Category Archives: Election Analysis

Following Up on the
Big Wisconsin Wins

By Jim Ellis

April 7, 2016 — Both senators Ted Cruz (R-TX) and Bernie Sanders (I/D-VT) handily exceeded expectations in Wisconsin Tuesday night. Cruz, in particular, had an impressive night, hovering around the 50 percent mark throughout the counting and finished just a point under the majority threshold. Donald Trump notched only 34 percent, while Ohio Gov. John Kasich (R-OH) came up way short with just 14 percent.

Wisconsin is a Winner-Take-All by congressional district state, and it is in the all-important delegate count where Cruz came close to running the table. Except for the two western state congressional districts, 3 (Rep. Ron Kind; D-La Crosse) and 7 (Rep. Sean Duffy; R-Wausau), the Texas lawmaker swept the state including the Madison-anchored 2nd District where Kasich appeared to be favored going into the election. Therefore, Sen. Cruz scored a 36-6 delegate apportionment victory over Trump, with Kasich being shut out.

The result should be seen as a significant setback for Trump, just as it is becoming clear that he will face a serious degradation in delegate support if the convention deadlocks and multiple ballots are required.

Reports emanating from states such as Louisiana, Tennessee, South Carolina, North Dakota and Arizona suggest that the delegate composition from these places, once the members are released according to their individual state law or party rule, will back away from Trump and head toward Cruz or possibly another candidate if others can be introduced into the process at the convention.

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Cruz, Sanders Storm Wisconsin

By Jim Ellis

April 6, 2016 — The closing polls consistently found a tightening of both the Badger State Republican and Democratic races, but they were wrong. The data from Marquette University Law School and Fox News that revealed a widening spread, and reported more than a week ago, proved more accurate.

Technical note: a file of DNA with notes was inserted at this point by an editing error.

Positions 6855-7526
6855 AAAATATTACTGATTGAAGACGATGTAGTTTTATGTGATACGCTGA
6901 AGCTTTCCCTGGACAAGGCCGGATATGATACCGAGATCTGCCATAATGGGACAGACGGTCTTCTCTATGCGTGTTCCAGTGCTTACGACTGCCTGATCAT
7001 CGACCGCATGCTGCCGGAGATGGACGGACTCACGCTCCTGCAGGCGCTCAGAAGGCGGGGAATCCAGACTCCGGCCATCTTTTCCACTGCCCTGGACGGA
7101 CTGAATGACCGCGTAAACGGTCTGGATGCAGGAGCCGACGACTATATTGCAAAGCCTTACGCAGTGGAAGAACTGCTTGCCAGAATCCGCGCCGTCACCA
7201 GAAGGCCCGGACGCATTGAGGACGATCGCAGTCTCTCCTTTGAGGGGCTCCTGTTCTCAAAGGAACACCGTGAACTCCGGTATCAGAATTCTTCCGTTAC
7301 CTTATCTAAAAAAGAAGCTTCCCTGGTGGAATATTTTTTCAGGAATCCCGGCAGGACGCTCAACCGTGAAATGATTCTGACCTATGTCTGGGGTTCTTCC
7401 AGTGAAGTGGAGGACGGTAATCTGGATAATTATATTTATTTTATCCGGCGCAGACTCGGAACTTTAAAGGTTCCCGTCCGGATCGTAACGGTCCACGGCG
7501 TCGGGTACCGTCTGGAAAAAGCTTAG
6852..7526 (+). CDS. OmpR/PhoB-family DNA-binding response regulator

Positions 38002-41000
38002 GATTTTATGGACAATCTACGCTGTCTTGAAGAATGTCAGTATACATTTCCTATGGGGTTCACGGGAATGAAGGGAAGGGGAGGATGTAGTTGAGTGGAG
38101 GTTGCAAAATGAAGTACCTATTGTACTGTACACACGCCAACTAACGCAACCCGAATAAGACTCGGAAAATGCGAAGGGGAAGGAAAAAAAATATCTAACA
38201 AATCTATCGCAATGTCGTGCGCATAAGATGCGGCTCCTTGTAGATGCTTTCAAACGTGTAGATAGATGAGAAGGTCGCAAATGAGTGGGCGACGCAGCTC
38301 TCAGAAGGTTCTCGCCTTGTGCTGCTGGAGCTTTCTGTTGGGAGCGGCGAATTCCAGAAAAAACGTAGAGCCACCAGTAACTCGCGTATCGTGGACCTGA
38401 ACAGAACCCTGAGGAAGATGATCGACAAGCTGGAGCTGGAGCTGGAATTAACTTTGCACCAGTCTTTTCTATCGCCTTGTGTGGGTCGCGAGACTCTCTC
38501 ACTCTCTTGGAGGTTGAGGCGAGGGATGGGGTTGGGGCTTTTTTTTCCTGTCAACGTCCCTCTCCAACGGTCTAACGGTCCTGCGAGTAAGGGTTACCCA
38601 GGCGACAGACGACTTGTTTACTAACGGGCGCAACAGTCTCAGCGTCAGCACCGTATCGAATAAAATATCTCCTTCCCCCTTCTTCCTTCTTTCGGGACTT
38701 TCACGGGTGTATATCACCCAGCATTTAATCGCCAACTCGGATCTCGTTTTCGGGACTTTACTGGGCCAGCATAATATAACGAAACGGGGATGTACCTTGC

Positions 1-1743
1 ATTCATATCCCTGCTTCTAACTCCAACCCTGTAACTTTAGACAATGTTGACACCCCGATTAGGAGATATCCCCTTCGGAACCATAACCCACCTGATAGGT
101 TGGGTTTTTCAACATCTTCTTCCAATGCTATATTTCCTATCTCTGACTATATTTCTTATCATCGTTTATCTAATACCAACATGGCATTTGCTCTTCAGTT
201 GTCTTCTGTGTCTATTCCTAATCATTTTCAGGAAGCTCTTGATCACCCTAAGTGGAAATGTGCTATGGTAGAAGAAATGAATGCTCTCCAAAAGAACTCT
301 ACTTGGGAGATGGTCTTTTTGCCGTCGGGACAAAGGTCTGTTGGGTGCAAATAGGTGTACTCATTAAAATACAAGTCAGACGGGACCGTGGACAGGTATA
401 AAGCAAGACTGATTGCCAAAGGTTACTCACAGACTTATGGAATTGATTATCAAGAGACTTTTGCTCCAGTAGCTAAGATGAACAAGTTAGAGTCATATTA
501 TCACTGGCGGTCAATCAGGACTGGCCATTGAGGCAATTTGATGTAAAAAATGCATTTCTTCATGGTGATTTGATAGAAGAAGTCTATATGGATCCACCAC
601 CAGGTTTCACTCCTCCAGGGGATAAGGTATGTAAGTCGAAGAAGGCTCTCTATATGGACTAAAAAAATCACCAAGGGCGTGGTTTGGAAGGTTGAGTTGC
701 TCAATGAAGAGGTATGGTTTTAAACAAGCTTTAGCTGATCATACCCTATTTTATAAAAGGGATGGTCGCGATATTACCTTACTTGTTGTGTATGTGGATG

Last night, Sen. Ted Cruz (R-TX) easily won the Wisconsin primary and took 36 of the 42 Republican delegates in the Winner-Take-All by congressional district format. His popular vote margin was 48-35-14 percent over Donald Trump and Gov. John Kasich (R-OH). Trump won CDs 3 and 7, located in the state’s western sector, giving him six delegates. Gov. Kasich, despite being favored in Madison-anchored District 2, failed to win any delegate votes.

The result was a major setback for Trump’s quest for a first-ballot victory. Early national delegate projections suggested the Republican front-runner needed a Wisconsin victory to secure the nomination on the first convention roll call.

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Understanding State
Delegate Nuances

By Jim Ellis

April 5, 2016 — This past Sunday, the Drudge Report led with a story from a St. Louis political blogger who claimed Sen. Ted Cruz will be eliminated from obtaining a first ballot victory on April 26 even if he wins the Wisconsin primary today as all public polls indicate (The Gateway Pundit). The story’s premise is incorrect.

Joe Hoft, writing for the Gateway Pundit political blog, errs because he misunderstands the Republican National Committee delegate apportionment formulas. Therefore, to set the record straight, although Cruz is on political life support for a first ballot nomination, he likely won’t be mathematically eliminated this month.